David Bourget (Western Ontario)
David Chalmers (ANU, NYU)
Rafael De Clercq
Jack Alan Reynolds
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Communication and Cognition 29:445-478 (1996)
By contrasting Hippocratic and nineteenth century theories of disease, this paper describes important conceptual changes that have taken place in the history of medicine. Disease concepts are presented as causal networks that represent the relations among the symptoms, causes, and treatment of a disease. The transition to the germ theory of disease produced dramatic conceptual changes as the result of a radically new view of disease causation. An analogy between disease and fermentation was important for two of the main developers of the germ theory of disease, Pasteur and Lister. Attention to the development of germ concepts shows the need for a referential account of conceptual change to complement a representational account.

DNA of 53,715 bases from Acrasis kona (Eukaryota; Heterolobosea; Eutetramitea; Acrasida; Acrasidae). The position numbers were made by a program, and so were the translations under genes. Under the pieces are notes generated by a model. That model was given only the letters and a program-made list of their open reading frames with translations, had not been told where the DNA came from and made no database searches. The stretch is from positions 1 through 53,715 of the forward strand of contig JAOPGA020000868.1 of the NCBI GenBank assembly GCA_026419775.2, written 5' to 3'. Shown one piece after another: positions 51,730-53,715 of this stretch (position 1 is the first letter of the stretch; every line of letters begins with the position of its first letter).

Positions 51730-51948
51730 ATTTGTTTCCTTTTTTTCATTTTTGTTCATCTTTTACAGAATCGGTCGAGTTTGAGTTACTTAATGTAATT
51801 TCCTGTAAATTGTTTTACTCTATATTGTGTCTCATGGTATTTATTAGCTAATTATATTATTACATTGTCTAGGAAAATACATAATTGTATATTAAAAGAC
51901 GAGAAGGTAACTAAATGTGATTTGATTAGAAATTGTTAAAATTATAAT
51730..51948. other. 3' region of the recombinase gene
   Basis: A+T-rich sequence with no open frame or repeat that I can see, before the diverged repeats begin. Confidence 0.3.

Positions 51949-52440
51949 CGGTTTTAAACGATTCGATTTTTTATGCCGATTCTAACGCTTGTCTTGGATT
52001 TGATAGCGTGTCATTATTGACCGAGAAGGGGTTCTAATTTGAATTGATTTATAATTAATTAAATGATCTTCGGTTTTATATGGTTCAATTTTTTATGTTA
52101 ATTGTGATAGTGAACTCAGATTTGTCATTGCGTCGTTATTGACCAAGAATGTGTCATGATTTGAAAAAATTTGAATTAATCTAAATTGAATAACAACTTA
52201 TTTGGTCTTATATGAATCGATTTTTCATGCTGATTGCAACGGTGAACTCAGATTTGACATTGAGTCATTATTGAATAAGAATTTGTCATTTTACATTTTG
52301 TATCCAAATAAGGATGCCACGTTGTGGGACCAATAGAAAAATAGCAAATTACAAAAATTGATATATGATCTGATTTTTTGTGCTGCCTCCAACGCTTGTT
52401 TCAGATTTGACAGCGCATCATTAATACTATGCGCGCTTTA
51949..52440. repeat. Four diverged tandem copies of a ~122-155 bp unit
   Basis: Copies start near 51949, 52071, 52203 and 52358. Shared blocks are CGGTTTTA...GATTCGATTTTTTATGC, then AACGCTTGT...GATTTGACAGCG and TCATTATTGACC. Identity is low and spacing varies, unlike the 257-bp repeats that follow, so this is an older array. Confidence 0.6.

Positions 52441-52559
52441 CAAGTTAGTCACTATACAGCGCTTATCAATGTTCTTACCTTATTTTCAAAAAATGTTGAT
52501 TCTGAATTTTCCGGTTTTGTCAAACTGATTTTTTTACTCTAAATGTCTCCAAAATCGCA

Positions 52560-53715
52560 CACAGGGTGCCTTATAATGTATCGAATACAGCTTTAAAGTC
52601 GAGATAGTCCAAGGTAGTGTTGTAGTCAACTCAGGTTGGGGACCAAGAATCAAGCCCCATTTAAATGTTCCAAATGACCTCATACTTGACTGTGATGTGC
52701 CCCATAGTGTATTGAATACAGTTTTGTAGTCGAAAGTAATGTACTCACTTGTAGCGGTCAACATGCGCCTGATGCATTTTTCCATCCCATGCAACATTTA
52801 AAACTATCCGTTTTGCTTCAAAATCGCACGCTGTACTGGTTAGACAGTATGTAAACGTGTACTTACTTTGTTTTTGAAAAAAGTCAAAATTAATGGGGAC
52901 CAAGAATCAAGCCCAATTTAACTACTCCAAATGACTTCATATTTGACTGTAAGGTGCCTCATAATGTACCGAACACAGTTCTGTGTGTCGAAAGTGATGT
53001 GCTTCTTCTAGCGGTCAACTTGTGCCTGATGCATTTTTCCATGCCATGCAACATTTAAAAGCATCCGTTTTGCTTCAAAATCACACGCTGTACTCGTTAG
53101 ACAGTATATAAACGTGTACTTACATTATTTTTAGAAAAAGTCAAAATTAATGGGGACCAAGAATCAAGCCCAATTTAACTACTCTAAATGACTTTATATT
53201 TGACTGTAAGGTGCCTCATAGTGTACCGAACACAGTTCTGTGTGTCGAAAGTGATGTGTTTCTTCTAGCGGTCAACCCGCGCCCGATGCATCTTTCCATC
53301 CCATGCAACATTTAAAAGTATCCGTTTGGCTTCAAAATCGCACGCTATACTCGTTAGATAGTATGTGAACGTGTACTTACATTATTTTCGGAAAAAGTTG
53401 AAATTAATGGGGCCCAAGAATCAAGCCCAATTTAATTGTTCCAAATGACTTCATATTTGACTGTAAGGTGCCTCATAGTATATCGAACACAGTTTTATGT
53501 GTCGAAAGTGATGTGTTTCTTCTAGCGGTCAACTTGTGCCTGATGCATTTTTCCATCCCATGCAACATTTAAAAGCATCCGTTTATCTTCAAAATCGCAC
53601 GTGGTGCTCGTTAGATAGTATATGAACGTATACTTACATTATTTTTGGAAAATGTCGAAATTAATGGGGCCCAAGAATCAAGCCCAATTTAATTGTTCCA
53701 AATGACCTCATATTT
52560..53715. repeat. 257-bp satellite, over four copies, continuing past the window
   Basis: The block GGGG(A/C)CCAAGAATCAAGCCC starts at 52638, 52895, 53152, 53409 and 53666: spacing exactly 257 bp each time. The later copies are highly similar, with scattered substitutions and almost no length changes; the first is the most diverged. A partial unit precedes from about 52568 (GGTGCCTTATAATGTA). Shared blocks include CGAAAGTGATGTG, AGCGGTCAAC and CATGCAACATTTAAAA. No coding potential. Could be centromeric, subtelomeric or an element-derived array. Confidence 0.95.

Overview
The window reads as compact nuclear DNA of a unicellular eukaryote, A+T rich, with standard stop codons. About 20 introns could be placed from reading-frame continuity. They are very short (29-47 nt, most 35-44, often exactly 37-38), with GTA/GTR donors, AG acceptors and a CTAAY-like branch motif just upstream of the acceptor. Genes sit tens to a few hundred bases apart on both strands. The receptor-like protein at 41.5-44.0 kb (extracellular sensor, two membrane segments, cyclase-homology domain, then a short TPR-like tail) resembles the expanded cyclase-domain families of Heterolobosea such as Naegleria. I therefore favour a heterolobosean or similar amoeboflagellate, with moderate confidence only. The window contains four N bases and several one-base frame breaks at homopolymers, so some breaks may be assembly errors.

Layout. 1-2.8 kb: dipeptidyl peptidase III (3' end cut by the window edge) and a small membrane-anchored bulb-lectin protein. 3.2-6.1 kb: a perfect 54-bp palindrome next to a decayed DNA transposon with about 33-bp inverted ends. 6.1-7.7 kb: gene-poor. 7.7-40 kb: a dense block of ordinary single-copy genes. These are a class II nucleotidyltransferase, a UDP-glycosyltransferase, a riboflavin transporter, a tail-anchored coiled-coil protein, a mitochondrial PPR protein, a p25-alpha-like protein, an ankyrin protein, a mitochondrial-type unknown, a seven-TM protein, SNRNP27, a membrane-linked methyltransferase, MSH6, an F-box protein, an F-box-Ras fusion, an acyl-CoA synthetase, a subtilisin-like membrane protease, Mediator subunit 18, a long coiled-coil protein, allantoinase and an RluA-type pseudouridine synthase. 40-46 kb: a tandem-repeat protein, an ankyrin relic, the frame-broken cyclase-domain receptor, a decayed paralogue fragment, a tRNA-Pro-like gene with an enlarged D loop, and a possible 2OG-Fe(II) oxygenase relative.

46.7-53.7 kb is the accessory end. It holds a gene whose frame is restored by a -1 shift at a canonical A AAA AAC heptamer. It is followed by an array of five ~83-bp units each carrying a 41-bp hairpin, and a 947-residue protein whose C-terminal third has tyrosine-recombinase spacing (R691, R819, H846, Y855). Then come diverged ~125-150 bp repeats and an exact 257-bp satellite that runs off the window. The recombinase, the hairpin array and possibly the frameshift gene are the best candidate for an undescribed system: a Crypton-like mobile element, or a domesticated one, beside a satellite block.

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P. Thagard (1998). Ulcers and Bacteria I: Discovery and Acceptance. Studies in History and Philosophy of Science Part C 29 (1):107-136.
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